When Life Gets in the Way

My college students often complain about having too much work to do for all their different classes. Because they’re young, they don’t get that I have to grade all the work I expect them to do (times all the sections I teach). Since I’m grading essays, it’s not as if I can skim down a list of answers and quickly mark them right or wrong. Writing is time consuming, especially if we follow the writing process and brainstorm, mull over what we’ll say, and make a few decisions before typing words to screen.

My adult writing workshop students also struggle with time; however, they don’t whine about it but seek advice on how to fit writing time into their lives. Their main gripe is that life gets in the way.

It gets in the way for me, too. I’ve just had more experience finding ways to continue writing despite the speed bumps placed along the road. The key I’ve learned to use it to be kind to myself.

Nearly two decades ago, I was dealing with extreme grief. Since I was only in my late twenties, I took the death of a relative very hard. I forced myself to continue writing, though, and quickly regretted that decision. My belief was that if I wanted to make it as a writer, I needed to keep up a steady pace of writing and submitting–no matter what. Besides, writing was a way to retreat within and avoid some of that grief.

When a rejection arrived in my mailbox, I reread the manuscript that had been returned and was stunned to discover that everywhere I’d meant to type “desert” the word “dessert” appeared. God bless spell check but damn my ignorance in relying on it!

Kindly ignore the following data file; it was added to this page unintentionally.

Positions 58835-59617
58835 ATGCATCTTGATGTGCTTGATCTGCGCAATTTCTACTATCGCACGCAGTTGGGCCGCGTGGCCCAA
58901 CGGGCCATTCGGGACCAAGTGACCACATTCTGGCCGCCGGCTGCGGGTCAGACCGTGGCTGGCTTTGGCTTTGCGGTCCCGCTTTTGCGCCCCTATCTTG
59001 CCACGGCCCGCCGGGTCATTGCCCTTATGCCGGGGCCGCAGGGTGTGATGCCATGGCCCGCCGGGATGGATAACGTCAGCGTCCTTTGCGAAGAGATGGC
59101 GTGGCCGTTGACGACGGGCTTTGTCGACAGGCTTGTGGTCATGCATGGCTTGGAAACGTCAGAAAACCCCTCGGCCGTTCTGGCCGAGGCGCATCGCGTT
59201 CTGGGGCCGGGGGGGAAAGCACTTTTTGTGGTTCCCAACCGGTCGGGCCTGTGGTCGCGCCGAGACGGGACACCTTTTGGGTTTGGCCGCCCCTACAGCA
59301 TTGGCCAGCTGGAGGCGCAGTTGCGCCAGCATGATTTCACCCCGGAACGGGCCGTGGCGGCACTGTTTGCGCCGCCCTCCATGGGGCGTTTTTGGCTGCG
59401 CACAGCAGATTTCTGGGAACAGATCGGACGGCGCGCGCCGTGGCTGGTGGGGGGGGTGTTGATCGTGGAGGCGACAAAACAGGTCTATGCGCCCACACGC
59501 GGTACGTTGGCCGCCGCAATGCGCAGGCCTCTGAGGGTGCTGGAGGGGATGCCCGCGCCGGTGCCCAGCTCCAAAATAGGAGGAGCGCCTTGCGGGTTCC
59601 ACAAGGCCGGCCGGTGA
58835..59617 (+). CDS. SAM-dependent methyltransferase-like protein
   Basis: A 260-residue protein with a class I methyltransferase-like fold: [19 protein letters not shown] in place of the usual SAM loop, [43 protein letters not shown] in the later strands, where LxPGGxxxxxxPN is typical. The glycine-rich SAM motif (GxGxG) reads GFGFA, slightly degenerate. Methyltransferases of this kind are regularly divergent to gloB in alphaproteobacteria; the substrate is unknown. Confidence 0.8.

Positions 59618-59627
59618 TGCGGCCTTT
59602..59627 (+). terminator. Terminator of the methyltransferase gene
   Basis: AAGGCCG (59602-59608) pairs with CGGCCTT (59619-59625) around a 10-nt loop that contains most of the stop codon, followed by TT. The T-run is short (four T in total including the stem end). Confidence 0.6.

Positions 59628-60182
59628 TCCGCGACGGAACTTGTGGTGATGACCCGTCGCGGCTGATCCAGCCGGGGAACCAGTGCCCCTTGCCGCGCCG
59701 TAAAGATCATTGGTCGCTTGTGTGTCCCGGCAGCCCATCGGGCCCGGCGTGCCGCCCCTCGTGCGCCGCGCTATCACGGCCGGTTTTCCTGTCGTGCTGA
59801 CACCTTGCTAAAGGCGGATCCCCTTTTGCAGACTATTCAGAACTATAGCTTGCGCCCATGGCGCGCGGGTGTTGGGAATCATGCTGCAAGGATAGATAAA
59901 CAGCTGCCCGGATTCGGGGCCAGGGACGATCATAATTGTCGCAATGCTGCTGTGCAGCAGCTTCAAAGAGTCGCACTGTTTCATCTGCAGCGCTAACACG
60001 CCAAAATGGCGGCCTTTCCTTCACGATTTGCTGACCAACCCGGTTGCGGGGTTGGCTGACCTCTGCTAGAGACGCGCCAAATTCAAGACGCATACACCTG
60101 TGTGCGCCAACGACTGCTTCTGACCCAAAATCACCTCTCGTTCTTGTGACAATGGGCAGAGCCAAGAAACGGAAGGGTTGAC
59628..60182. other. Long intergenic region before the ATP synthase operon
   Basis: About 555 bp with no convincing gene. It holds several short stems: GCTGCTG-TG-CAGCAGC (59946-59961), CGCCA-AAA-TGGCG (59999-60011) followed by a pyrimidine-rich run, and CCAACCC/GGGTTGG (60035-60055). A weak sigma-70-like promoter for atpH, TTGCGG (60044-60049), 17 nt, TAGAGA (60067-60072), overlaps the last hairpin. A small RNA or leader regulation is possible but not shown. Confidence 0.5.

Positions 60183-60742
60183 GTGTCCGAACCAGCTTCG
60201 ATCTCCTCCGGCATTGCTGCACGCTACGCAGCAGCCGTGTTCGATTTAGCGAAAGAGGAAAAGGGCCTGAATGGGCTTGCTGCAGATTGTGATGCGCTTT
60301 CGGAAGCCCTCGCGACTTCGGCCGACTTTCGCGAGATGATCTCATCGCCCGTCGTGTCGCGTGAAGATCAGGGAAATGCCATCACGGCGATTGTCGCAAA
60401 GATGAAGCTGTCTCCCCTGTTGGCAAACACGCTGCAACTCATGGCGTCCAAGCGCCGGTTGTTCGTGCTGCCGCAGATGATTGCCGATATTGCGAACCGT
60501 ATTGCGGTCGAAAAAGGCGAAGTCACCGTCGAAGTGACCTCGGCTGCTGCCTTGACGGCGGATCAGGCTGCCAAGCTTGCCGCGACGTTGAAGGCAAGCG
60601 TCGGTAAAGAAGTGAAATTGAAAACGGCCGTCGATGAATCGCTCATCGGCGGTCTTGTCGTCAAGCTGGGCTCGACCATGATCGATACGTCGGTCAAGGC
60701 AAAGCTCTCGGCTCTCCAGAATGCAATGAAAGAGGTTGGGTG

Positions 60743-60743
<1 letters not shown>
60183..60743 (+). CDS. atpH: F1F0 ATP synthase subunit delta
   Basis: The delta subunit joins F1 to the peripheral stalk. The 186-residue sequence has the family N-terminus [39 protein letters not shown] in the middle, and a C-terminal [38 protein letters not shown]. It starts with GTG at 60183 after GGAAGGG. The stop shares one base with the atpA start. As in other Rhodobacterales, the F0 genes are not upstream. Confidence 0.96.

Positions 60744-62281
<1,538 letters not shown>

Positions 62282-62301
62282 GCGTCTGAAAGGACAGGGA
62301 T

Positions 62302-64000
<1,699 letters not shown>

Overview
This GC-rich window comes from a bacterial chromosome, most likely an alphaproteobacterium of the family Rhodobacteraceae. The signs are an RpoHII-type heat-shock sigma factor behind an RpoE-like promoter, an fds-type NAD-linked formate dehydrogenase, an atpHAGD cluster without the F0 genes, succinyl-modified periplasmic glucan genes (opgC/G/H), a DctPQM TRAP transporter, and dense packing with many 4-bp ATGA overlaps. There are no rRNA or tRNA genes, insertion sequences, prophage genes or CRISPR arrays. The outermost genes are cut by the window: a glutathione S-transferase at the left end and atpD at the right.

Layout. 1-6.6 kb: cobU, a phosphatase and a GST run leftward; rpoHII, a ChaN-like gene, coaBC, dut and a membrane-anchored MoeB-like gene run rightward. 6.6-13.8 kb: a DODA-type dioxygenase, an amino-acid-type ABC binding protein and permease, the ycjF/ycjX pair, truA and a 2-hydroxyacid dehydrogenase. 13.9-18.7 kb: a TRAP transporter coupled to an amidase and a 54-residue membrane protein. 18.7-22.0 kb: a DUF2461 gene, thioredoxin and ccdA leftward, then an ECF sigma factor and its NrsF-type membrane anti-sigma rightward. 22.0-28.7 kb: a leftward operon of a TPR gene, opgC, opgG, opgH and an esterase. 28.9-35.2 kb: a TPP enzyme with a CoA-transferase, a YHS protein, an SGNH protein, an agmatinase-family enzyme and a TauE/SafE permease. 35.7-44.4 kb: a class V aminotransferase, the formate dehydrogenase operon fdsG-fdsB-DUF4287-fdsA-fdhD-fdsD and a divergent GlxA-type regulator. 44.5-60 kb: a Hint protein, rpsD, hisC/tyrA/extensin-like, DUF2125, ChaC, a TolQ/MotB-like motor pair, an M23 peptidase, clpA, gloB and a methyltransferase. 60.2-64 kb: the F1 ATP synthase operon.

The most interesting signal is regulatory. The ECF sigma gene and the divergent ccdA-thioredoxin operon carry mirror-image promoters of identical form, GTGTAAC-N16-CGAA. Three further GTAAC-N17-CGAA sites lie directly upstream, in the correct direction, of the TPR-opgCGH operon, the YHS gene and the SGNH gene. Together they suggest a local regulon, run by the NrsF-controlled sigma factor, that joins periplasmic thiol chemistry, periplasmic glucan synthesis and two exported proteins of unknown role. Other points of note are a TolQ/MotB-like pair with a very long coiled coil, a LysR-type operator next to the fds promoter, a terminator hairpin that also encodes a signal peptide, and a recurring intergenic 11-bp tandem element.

After my face and neck stopped sizzln’, I stepped back to decide what I could learn from this unfortunate event. The guidelines I created then still serve me during today’s “Life gets in the way” moments.

Write, but focus on draft.. Work on developing characters, creating a world, completing research, or adding to an existing draft. Over my 20+ years as a freelancer, I’ve developed a process for juggling several projects in various stages of completion. During LGINTW moments, I often gather ideas and create a new project. It’s too early to submit so errors can be caught later when I am focusing 100 percent on my the revision and polish.

Do not push yourself to submit. Focus on drafting. If you do decide to submit, make sure it is twice-polished and proofread by a trusted friend.

Spin off of a previous project. This may be easier for me since I also write nonfiction. I can pull old articles from the file, update and reslant them, and then find new markets. I can also pull articles to send out as reprints. But, it can also work for fiction and may be a good way to get the creative juices flowing. Reslant a fiction project by telling a related story from the perspective of another character. I’ve done this several times for a science fiction piece. Using the same world, I toyed with the perspective and goal of a minor character, placing my former main character in the supporting role. What I wrote clarified the history of the world and provided insight into the native people, food, and entertainment. Whether or not this short story ever finds a home, it definitely helped in the novel-length project.

Read. Complete some research. Find stories or novels of the type you’re writing to get a feel for pacing, voice, characterization, or genre. Or, read about craft or about your favorite author. Sometimes we simply need to refill our creative well and reading is a great way to do so. Reading as a writer is also a sort of research that writers must do for their own development.